George Thomas Simmons was born at Chailey on 5th January 1895, his birth registered at Lewes in the March quarter of that year. He appears on the 1901 census of England and Wales living with his family at Middleton Farm House, Chailey village. The household comprised Edward Simmons (head, married, aged 57; a farmer and employer), his wife Alice Simmons (aged 43) and George (aged six). Also at the house were Edward A Funnell (aged 20, noted as a nephew and working as an agricultural labourer) and a 74 year old widower also working as an agricultural labourer.
On 9th October 1916, George enlisted with the Royal Navy at Portsmouth for the duration of hostilities. He was five feet, eleven inches tall, had dark brown hair, brown eyes and a dark complexion. It was noted that he had a scar on his upper lip. He gave his occupation as farm labourer and was given the rating of stoker second class and the service number K36936.
George remained at Portsmouth (on the shore station HMS Victory) until 8th February 1917, at which point he was transferred to HMS Badger, an Acheron class destroyer. He had been promoted to stoker first class in December 1916, the same month that Chailey Parish Magazine first mentioned him as a stoker in the Royal Navy. He remained with HMS Badger until 24th January 1918 at which point he returned to Portsmouth (HMS Victory II). HMS Badger had been launched on 11th July 1911 and was part of the Grand Fleet from 1914 until 1916 when she transferred to the 3rd Battle Squadron.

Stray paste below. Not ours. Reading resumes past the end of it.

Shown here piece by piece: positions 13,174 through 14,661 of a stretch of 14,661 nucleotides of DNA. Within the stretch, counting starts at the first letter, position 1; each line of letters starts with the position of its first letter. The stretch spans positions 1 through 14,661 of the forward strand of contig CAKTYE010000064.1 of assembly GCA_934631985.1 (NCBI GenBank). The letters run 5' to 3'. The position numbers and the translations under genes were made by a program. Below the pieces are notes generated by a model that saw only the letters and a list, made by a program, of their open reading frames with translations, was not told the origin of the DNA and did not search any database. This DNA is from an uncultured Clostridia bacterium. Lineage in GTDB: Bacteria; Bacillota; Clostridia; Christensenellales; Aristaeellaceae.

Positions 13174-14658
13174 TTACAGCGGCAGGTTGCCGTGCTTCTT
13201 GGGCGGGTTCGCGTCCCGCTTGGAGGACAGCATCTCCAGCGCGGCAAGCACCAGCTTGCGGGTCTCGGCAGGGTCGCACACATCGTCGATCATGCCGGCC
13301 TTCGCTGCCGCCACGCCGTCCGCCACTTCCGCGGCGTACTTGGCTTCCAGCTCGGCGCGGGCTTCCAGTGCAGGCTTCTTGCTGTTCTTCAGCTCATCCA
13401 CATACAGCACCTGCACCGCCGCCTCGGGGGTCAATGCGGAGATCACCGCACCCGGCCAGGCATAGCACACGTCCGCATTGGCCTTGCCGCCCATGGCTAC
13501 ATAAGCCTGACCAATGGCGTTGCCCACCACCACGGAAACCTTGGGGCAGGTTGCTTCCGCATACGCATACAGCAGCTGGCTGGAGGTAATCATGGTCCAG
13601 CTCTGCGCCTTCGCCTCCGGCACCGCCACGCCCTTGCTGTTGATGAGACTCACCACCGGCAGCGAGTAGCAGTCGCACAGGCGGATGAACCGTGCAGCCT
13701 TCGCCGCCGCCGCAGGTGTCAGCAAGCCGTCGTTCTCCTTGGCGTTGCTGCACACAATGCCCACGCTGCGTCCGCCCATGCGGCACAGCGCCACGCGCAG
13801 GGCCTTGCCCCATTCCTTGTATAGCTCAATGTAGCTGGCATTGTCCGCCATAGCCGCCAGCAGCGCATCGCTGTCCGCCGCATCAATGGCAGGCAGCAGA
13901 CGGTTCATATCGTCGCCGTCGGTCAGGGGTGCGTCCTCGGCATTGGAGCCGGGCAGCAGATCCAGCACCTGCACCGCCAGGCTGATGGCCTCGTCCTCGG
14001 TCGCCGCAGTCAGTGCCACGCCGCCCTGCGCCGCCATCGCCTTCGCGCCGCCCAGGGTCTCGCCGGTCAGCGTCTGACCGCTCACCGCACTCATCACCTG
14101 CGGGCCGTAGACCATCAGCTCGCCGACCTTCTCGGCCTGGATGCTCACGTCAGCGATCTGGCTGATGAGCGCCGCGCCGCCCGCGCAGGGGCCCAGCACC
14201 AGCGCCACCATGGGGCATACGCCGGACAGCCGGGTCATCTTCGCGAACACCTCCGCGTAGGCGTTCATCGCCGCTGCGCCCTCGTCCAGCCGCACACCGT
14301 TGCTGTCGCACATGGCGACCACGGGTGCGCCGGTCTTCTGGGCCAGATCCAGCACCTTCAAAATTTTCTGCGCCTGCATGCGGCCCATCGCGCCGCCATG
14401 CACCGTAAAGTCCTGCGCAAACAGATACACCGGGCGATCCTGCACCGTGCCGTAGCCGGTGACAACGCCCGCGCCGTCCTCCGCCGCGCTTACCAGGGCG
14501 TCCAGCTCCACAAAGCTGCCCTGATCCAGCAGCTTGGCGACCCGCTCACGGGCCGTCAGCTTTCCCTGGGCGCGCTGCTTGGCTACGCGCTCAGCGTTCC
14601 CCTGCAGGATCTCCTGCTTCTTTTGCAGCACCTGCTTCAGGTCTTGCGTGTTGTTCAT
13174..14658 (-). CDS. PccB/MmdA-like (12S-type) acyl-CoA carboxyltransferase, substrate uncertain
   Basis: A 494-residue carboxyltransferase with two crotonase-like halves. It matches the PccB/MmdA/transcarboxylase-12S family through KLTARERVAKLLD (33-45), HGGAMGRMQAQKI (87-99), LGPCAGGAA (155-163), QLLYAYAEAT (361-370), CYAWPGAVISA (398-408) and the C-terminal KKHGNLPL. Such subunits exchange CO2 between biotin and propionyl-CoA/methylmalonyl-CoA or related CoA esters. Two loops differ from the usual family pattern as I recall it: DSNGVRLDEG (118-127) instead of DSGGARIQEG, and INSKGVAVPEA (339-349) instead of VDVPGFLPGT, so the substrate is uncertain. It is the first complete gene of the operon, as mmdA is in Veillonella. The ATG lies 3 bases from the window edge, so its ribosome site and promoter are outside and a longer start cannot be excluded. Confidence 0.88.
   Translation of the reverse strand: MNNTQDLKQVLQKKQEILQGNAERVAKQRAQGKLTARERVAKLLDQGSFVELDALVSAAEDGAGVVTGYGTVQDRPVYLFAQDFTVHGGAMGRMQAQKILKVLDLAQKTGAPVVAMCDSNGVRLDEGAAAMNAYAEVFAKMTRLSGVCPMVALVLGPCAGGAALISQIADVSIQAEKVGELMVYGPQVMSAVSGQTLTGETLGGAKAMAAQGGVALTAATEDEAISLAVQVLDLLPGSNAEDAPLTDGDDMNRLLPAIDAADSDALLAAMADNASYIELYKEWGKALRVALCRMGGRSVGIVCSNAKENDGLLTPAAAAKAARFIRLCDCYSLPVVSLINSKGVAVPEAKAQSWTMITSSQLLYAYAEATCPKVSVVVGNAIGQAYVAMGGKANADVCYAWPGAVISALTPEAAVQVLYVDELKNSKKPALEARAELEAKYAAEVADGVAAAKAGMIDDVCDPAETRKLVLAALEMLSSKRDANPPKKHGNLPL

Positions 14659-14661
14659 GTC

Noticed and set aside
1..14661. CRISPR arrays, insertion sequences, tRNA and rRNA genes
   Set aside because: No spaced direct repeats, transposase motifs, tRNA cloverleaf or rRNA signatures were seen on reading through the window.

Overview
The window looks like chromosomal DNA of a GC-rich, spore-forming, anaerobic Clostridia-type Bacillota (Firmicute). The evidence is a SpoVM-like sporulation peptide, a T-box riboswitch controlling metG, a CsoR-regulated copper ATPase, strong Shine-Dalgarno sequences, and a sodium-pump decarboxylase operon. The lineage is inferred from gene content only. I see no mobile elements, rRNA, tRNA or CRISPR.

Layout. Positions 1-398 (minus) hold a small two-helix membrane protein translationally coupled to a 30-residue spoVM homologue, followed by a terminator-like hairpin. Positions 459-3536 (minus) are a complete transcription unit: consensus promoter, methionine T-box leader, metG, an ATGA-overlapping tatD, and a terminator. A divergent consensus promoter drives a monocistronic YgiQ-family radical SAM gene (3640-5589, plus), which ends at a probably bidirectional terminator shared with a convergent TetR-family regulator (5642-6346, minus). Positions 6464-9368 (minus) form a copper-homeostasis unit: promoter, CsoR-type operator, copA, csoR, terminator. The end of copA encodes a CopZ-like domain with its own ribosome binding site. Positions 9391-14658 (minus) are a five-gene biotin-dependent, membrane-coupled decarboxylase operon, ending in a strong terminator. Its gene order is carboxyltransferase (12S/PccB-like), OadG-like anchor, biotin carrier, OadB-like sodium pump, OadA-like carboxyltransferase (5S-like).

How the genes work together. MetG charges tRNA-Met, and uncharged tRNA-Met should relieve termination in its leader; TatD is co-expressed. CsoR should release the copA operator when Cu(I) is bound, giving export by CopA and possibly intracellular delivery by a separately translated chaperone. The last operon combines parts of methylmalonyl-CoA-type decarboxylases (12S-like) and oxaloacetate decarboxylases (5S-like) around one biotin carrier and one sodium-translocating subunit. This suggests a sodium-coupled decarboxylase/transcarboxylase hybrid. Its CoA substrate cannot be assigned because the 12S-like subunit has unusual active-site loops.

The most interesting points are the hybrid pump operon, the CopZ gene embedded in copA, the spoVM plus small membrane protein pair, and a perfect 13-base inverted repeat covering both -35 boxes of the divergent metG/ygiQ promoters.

On 2nd August 1918 he was posted to HMS Maidstone (a depot ship and submarine tender based at Harwich) and remained with this ship until 13th April 1919.
George Simmons was demobbed on 29th April 1919. Throughout his service with the Royal Navy his character was rated as very good and his ability as satisfactory.
His service record survives at The National Archives in the class ADM 188, piece 940.